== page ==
In 1956, after journalist William Worthy nearly sat on a loaded gun in an armchair in Martin Luther King Jr.’s house during the Montgomery Bus Boycott, he could hardly know that his report on the incident would become a mere footnote in King’s journey to nonviolence. Much like Worthy’s discovery of King’s weapon, I stumbled onto this anecdote quite by accident. The story provides a lens of nuance and complexity into the life of a man who has transcended into legend. King believed in nonviolence, but he did not start there; his moral suasion helped change the way we perceive nonviolent protest, but he abandoned it in the end.
Perhaps it is the fault of revisionist history that time has seen the removal of teeth from King’s philosophy of love and nonviolence. But such a commitment to love must, by necessity, leave one vulnerable—it becomes both strength and weakness. King’s use of moral suasion did work for a time on white moderates who pushed through legislation such as the Voting Rights Act of 1965, but it had a limited shelf life. Although he professed love for both oppressed and oppressor alike, he was still hated by some and eventually martyred.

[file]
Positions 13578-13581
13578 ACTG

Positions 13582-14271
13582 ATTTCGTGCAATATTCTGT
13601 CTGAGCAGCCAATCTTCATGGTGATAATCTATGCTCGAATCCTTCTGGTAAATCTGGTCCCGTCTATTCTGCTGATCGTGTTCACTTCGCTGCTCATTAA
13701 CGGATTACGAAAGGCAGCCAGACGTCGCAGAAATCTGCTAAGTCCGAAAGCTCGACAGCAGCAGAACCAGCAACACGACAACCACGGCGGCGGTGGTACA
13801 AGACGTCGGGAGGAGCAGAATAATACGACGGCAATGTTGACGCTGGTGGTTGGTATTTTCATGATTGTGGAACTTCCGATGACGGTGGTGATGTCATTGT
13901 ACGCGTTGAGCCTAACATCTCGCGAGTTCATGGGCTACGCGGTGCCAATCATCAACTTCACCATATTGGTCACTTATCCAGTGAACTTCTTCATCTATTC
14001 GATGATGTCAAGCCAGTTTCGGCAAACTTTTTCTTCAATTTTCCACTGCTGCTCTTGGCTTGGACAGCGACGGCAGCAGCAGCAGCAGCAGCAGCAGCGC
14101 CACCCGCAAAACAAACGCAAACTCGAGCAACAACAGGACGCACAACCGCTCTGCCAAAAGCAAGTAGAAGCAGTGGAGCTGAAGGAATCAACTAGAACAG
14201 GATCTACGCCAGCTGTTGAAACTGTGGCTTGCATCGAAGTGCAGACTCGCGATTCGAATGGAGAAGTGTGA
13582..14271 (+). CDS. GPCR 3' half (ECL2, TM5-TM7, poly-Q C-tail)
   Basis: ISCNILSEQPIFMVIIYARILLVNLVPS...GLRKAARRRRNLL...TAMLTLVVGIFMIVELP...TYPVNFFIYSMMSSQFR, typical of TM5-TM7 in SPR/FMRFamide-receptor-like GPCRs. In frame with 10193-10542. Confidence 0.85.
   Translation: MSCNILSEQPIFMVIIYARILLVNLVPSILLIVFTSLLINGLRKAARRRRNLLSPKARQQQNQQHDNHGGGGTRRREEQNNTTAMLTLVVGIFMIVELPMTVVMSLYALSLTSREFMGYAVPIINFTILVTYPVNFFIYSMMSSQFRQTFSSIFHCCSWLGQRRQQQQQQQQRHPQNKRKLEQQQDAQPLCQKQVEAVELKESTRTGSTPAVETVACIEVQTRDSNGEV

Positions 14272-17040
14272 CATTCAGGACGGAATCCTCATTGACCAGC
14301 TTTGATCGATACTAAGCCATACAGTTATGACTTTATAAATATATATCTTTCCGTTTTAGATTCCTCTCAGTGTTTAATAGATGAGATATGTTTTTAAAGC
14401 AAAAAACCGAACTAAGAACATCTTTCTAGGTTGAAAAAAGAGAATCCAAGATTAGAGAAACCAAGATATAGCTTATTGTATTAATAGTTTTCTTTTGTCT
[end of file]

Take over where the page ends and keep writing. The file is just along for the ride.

In order to evaluate what King’s stance of nonviolence has contributed to our current view of protest (especially black protest), it bears noting that the concept of his nonviolence has been distorted and flattened. Certainly, King was a minister and an intellectual who believed in nonviolence as a personal philosophy against doing harm to other human beings. He extended this belief to a strategy of nonviolent direct action to effect social change.